Naomi was eighteen years old at the time she testified. She testified that the defendant began touching her in a way that made her feel uncomfortable when she was four years old, at the defendant's house in Milford. She testified to multiple instances where the defendant touched her buttocks and vagina with his hands over her clothes. She also testified to a specific occasion when she was nine years old, in the basement of the defendant's home in Bellingham, where he zipped down her jacket, stared at her breasts, and touched her vagina under her clothes with his hand.

Laura was fifteen years old at the time of her testimony. Laura testified that the defendant touched her multiple times in a way that made her feel uncomfortable, from when she was four years old until she was eight years old. She also testified to two specific incidents that occurred at the home in Bellingham. One of those occurred in the defendant's bedroom. Laura testified that she found the defendant lying on his back in bed in just his underwear. The defendant asked her to give him a hug, and when she did the defendant put his hands on her buttocks and "made [her] move up and down on him."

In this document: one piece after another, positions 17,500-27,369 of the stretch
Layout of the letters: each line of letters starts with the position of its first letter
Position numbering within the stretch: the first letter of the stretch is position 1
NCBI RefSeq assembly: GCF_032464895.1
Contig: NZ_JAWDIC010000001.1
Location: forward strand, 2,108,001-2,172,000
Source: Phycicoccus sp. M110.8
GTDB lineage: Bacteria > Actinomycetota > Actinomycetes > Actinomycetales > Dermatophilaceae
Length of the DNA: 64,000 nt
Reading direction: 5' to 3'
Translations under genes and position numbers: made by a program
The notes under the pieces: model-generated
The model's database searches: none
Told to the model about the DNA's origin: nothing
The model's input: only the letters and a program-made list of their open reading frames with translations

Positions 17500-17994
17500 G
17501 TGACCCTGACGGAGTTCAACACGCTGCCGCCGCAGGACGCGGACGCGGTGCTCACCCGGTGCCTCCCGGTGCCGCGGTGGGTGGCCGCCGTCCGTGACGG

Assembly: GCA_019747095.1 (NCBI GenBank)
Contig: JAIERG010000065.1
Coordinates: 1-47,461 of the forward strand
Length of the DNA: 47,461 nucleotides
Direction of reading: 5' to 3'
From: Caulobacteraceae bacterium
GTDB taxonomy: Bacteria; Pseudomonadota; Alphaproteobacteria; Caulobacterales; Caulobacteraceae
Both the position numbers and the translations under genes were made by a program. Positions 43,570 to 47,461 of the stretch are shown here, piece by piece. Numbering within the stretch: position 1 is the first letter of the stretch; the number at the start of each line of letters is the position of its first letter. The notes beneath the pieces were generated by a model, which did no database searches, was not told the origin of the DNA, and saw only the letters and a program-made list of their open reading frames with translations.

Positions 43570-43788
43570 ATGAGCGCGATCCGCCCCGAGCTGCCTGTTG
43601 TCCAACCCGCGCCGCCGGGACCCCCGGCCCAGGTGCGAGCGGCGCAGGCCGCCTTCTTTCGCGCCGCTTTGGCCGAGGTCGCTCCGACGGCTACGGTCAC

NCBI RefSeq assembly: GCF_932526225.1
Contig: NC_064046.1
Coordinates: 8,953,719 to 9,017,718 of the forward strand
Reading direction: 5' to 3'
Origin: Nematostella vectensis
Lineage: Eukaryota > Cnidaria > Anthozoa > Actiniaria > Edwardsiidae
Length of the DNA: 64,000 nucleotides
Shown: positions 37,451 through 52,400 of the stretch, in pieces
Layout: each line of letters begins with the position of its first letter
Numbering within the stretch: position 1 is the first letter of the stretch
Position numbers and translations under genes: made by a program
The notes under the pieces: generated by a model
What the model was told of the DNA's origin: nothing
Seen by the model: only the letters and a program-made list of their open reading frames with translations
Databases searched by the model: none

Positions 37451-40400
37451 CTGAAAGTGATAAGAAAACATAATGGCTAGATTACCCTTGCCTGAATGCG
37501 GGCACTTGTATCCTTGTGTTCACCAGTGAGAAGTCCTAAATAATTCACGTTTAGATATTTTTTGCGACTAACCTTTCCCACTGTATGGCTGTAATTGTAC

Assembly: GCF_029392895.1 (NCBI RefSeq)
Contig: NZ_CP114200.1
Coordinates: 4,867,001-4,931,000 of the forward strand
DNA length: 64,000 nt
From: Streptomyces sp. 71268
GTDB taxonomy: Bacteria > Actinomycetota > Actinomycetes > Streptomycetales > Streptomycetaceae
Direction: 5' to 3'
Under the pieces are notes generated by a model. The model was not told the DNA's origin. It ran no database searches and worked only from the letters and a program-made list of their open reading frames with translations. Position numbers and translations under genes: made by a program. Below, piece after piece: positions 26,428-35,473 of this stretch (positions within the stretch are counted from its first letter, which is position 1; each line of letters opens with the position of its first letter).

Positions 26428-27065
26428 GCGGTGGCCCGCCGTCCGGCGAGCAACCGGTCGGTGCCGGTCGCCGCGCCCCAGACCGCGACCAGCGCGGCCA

b. Verdicts. The jury found the defendant guilty, inter alia, of multiple counts of indecent assault and battery on a child, with respect to each of Maria, Naomi, and Laura. The jury also found the defendant guilty of rape with regards to Maria. The defendant appeals.

2. Discussion. a. Motion for a mistrial/Karen's testimony. The defendant first argues that Karen's testimony and the events surrounding it were so prejudicial that a mistrial was required. Picking up on language from one of our cases, the defendant argues that despite the judge's instruction to disregard Karen's testimony in its entirety, here the prejudice was "ineradicable." See Commonwealth v. Thad T., 59 Mass. App. Ct. 497, 508, 796 N.E.2d 869 (2003) ("Only a compelling showing of ineradicable prejudice would cause us to conclude that the judge's instructions to disregard [the witness's] testimony were inadequate").